Spinal cord injury; Compression of spinal cord; SCI; Cord compression
The spinal cord contains the nerve fibers. These nerve fibers carry messages between your brain and body. The spinal cord passes through the spinal canal of your spine in your neck and back down to the first lumbar vertebra.
Spinal cord injury (SCI) can be caused by any of the following:
A minor injury can damage the spinal cord. Conditions such as rheumatoid arthritis or osteoporosis can weaken the spine, which normally protects the spinal cord. Injury can also occur if the spinal canal protecting the spinal cord has become too narrow (spinal stenosis). This occurs during normal aging.
Direct injury or damage to the spinal cord can occur due to:
Bleeding, fluid buildup, and swelling can occur inside or outside the spinal cord (but within the spinal canal). This can press on the spinal cord and damage it.
Most high impact SCIs, such as from motor vehicle accidents or sports injuries, are seen in young, healthy people. Men ages 15 to 35 are most often affected.
Risk factors include:
Low impact SCI often occurs in older adults from falls while standing or sitting. Injury is due to a weakened spine from aging or bone loss (osteoporosis).
Spinal cord trauma is damage to the spinal cord. It may result from direct injury to the cord itself or indirectly from disease of the nearby bones, tissues, or blood vessels.
SCI is a medical emergency that needs medical attention right away.
The health care provider will perform a physical exam, including a brain and nervous system (neurological) exam. This will help identify the exact location of the injury, if it is not known.
Some of the reflexes may be abnormal or missing. Once swelling goes down, some reflexes may slowly recover.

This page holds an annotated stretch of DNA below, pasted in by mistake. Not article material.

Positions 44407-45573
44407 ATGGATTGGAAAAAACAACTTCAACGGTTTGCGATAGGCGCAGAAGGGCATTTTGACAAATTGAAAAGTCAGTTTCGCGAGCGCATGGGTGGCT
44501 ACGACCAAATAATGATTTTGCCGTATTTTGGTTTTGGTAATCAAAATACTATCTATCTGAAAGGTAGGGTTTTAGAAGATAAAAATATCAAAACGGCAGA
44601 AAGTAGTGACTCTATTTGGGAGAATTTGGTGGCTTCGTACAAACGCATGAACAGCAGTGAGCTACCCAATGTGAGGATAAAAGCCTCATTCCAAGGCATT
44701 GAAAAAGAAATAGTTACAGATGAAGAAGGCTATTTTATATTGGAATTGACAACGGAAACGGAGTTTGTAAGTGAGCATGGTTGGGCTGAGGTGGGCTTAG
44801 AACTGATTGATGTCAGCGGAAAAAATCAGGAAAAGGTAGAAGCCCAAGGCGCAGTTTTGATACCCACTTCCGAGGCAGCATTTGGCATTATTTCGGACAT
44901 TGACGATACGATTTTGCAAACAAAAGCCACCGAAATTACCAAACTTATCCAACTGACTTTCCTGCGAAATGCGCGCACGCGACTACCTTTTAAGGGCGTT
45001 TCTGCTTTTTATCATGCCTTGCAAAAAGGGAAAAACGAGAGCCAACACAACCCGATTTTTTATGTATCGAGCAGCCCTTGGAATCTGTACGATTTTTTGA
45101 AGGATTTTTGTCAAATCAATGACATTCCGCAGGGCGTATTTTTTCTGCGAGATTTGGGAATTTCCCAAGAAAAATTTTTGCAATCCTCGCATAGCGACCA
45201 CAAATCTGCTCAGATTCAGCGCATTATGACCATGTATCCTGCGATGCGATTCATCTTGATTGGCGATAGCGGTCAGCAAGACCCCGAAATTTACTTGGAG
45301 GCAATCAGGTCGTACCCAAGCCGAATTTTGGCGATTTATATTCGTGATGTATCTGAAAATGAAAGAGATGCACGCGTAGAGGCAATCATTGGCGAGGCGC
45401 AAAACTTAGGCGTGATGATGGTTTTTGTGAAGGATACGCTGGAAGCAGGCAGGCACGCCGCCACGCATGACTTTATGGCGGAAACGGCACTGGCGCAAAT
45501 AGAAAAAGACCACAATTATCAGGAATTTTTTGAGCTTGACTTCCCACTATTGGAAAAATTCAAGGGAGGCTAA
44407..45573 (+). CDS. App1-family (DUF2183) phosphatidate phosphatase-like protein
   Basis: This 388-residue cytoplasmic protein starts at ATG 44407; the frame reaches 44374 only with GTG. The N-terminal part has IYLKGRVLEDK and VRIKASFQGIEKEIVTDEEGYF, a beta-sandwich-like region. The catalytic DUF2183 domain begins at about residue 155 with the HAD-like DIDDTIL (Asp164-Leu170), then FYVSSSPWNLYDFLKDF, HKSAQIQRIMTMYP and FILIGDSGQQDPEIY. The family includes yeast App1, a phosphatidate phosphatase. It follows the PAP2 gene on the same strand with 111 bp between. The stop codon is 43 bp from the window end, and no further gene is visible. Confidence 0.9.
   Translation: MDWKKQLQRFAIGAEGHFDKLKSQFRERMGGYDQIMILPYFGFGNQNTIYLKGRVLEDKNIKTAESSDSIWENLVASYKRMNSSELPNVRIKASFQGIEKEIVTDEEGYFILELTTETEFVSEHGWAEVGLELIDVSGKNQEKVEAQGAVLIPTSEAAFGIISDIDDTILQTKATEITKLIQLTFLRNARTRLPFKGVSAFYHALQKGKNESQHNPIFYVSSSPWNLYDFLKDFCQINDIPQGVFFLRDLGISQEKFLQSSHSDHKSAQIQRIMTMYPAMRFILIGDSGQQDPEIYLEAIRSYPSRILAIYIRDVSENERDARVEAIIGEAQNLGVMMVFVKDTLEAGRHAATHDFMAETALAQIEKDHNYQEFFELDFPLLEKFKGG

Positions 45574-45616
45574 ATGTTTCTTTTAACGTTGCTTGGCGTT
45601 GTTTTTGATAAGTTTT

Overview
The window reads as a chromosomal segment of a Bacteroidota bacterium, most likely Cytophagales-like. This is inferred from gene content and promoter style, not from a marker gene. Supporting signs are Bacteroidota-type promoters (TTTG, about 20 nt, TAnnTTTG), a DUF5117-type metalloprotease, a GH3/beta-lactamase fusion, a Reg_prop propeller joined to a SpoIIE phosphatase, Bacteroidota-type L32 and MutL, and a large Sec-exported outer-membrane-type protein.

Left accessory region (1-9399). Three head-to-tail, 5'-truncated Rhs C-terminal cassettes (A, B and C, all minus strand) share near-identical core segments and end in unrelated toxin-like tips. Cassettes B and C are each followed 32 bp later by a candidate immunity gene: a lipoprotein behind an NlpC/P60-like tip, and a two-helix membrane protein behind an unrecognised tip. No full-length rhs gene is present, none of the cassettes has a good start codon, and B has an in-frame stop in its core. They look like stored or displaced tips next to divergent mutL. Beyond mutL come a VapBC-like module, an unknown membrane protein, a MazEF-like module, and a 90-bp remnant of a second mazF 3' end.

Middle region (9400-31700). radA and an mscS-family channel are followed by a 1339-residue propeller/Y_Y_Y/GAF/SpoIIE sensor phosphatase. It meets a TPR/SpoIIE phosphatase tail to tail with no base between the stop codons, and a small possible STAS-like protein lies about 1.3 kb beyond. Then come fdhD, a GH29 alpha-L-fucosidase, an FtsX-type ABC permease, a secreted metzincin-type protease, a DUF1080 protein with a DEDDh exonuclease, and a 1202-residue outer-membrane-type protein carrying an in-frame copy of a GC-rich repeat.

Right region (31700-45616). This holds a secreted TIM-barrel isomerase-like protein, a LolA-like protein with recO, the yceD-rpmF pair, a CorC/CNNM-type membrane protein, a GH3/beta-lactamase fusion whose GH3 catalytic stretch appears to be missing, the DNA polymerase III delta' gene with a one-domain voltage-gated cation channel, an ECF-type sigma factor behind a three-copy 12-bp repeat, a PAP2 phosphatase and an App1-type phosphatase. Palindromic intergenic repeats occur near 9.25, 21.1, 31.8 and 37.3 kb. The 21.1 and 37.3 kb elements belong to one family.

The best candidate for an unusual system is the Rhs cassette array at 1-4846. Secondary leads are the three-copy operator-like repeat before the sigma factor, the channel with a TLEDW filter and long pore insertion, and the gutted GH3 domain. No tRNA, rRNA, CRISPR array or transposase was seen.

Tests that may be ordered include:
How well a person does depends on the level of injury. Injuries in the upper (cervical) spine lead to more disability than injuries in the lower (thoracic or lumbar) spine.
Paralysis and loss of sensation of part of the body are common. This includes total paralysis or numbness, and loss of movement and feeling. Death is possible, especially if there is paralysis of the breathing muscles.
A person who recovers some movement or feeling within 1 week usually has a good chance of recovering more function, although this may take 6 months or more. Losses that remain after 6 months are more likely to be permanent.
Routine bowel care often takes 1 hour or more each day. Most people with SCI must perform bladder catheterization regularly.
The person's home will usually need to be modified.
Most people with SCI are in a wheelchair or need assistive devices to get around.
Research in the field of spinal cord injury is ongoing, and promising discoveries are being reported.
The following are possible complications of SCI:
People living at home with SCI should do the following to prevent complications:
The following measures may help prevent SCIs:
Seek out organizations for additional information on SCI. They can provide support as you recover.
Symptoms vary, depending on the location of the injury. SCI causes weakness and loss of feeling at, and below the injury. How severe the symptoms are depends on whether the entire cord is severely injured (complete) or only partially injured (incomplete).
An injury at and below the first lumbar vertebra does not cause SCI. But, it may cause cauda equina syndrome. This is an injury to the nerve roots in this area. This is a medical emergency and needs surgery right away.